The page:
LUCI Analysis lists the top flake clusters of tests along with any associated bug and failure counts in different contexts.
If debugging via bot is too slow or you otherwise need to drill further into the cause of the flake, you can try to reproduce the flake locally. Reproducing the flake can be difficult, so it can help to try and replicate the test environment as closely as possible.
Copy the gn args from one of the bots where the flake occurs, and try to choose a bot close to your system, i.e. linux-rel if you're building on linux. To get the gn args, you can again click on the timestamp in the flake portal to view the bot run details, and search for the “lookup GN args” build step to copy the args.
Build and run the test locally. Depending on the frequency of the flake, it may take some time to reproduce. Some helpful flags:
If you're unable to reproduce the flake locally, you can also try uploading your patch with the debug logging and flaky test enabled to try running the bot to reproduce the flake with more information.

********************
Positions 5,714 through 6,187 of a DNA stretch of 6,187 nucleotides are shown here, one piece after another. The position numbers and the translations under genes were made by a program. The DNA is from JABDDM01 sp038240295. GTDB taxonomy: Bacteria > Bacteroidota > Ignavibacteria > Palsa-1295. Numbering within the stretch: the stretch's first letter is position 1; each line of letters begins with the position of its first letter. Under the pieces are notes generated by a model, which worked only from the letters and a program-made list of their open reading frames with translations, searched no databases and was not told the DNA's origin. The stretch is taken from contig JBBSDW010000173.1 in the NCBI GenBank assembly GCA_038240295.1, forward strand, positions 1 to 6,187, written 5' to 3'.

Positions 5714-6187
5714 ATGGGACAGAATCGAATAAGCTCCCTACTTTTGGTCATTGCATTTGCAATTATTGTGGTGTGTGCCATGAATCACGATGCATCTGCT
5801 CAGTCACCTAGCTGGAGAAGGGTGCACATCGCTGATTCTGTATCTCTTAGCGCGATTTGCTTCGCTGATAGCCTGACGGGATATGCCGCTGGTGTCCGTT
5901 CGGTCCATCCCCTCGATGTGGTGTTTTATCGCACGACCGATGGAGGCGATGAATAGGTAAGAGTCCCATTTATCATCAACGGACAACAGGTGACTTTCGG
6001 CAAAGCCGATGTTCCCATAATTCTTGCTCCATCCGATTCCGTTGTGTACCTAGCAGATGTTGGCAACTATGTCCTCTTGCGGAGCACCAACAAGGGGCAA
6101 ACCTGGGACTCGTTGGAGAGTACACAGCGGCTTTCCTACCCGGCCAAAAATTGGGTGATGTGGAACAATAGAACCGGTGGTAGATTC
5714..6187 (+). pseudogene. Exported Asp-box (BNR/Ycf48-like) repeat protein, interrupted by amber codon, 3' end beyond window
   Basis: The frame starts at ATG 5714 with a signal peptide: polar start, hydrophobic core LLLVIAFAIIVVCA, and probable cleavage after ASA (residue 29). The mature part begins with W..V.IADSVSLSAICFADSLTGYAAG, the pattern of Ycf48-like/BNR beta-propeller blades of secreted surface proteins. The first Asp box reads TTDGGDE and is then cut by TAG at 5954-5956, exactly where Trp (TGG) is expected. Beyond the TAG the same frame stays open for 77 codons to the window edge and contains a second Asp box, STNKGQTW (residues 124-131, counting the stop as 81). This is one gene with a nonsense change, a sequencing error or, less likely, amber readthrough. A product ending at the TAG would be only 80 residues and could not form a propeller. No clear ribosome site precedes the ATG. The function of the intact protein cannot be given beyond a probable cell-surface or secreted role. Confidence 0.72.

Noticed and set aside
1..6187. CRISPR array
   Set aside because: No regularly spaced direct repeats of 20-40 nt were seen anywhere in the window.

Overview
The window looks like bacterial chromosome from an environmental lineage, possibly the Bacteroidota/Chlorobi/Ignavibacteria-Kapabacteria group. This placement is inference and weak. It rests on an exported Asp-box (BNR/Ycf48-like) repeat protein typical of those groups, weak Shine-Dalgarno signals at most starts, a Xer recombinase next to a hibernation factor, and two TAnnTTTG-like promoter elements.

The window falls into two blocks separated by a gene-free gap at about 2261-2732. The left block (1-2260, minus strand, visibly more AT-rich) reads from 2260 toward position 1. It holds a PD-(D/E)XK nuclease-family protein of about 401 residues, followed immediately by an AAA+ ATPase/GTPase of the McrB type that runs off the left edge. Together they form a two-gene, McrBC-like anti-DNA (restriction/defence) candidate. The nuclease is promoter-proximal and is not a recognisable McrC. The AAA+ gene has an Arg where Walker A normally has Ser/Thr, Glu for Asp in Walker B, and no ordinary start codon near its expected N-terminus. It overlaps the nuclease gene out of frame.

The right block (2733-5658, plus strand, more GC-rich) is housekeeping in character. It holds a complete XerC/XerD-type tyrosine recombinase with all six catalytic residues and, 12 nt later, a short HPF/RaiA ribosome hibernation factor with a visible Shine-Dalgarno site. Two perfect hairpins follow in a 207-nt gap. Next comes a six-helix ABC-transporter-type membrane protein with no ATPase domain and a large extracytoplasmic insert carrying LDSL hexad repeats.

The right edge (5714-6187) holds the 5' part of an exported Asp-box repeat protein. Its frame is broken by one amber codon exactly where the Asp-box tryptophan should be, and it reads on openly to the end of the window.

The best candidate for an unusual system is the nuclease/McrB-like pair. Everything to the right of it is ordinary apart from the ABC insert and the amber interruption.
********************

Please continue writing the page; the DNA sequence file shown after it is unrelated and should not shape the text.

Another good solution is to use Swarming -- which will let you mimic bot conditions to better reproduce flakes that actually occur on CQ bots.
For a more detailed dive into swarming you can follow this link.
As an example, suppose we have built Chrome using the GN args from above into a directory
out/linux-rel, then we can simply run this command within the
tools/run-swarmed.py out/linux-rel browser_tests -- --gtest_filter="*<YOUR_TEST_NAME_HERE>*" --gtest_repeat=20 --gtest_also_run_disabled_tests
This allows us to quickly iterate over errors using logs to reproduce flakes and even fix them!
TODO: Add more tips for reproducing flaky tests
If the test is flakily timing out, consider any asynchronous code that may cause race conditions, where the test subject may early exit and miss a callback, or return faster than the test can start waiting for it (i.e. make sure event listeners are spawned before invoking the event). Make sure event listeners are for the proper event instead of a proxy (e.g. Wait for the correct event in test).
Consider possible bugs in the system or test infrastructure (e.g. races in glibc).
For browsertest flakes, consider possible inter-process issues, such as the renderer taking too long or returning something unexpected (e.g. flaky RenderFrameHostImplBrowserTest).
For browsertest flakes that check EvalJs results, make sure test objects are not destroyed before JS may read their values (e.g. flaky PaymentAppBrowserTest).
For browsertest flakes that involve dialogs or widgets, make sure that test objects are not destroyed because focus is lost on the dialog (e.g flaky AccessCodeCastHandlerBrowserTest).
Once you understand the problem and have a fix for the test, think about how the fix may apply to other tests, or if documentation can be improved either in the relevant code or this flaky test documentation.